South Korean President Moon Jae-in making the annual speech to commemorate Gwangbokjeol, (The Day The Light Returned), better known to Americans as the 72nd Anniversary of the Nation's Liberation from Japanese Rule that began in 1910 and ended after the Korean Peninsula was liberated by the Allies in 1945.
Spoke with a new but dangerous determination, Moon's claims included:
That there will not be any military action on the Korean Peninsula without Seoul's consent. While the South Korean Government is putting everything on the line to block a war by all means, stating sanctions against Pyonyang, are intended only to lead the nation to negotiations.
Moon, a prior International Human Rights Lawyer, could in fact be making the situation worse by using the language he did today. There is little doubt of Moon's dislike for confrontation but when it comes to the Hermit Kingdom, Moon's advesary Kim Jong-un wants nothing less than a surrender from the South Korean Government so that the Korean Peninsula is once again unified but under the North's control. While Moon's words seem admirable, words like his have been interpeted by the North as a weakness.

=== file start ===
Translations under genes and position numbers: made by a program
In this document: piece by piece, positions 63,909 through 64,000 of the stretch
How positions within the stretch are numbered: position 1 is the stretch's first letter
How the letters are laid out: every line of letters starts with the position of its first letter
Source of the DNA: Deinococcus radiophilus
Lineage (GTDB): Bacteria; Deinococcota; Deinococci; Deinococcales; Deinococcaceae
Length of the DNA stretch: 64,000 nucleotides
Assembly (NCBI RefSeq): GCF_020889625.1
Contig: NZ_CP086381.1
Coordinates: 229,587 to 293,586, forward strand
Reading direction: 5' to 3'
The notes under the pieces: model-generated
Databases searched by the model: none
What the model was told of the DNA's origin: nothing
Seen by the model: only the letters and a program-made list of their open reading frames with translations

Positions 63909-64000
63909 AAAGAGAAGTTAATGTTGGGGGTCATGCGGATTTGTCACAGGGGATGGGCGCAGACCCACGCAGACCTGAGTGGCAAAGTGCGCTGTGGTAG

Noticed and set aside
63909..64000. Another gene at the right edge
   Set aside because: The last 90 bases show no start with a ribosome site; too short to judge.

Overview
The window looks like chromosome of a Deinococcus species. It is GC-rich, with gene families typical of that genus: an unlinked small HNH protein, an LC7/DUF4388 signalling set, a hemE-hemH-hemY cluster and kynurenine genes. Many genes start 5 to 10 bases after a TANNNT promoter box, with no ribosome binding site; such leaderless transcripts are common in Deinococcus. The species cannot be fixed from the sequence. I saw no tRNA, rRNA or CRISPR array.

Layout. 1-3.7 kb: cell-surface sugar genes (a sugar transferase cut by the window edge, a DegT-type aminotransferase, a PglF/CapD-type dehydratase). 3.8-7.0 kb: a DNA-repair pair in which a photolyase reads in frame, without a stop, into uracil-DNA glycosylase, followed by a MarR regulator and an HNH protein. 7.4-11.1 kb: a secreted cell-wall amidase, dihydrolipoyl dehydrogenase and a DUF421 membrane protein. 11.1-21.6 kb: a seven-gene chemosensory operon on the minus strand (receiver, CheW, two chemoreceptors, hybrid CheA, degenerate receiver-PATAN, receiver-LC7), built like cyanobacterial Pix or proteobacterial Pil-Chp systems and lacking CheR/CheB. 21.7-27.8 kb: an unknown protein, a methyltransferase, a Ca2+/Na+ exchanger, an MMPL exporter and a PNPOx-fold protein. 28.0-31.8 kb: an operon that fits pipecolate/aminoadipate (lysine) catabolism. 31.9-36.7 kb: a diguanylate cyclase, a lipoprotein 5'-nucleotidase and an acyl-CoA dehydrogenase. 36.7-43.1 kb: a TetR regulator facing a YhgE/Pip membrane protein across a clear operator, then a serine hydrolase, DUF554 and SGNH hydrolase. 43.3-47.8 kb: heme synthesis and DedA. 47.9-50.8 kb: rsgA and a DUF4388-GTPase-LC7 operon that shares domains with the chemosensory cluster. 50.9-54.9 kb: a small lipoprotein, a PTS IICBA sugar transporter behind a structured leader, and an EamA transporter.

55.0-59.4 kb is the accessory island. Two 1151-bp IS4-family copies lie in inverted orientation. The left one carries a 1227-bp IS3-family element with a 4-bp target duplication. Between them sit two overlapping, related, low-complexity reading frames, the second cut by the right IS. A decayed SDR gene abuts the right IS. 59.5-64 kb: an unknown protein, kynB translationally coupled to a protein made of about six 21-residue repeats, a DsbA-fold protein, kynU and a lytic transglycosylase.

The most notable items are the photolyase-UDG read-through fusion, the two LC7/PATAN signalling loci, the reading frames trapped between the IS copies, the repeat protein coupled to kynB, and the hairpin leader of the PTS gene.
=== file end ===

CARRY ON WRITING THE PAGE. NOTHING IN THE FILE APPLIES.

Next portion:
Traditionally previous South Korean Presidents, direct the core of their
Nation's Liberation Day speeches on North Korea. Moon, did the same today, all the while urging the North Korean Government to come to the dialogue table, "I call upon the North Korean government: Without international cooperation and coexistence, economic development is impossible. If you continue on this path there will only be international isolation and a dark future." Moon concluded.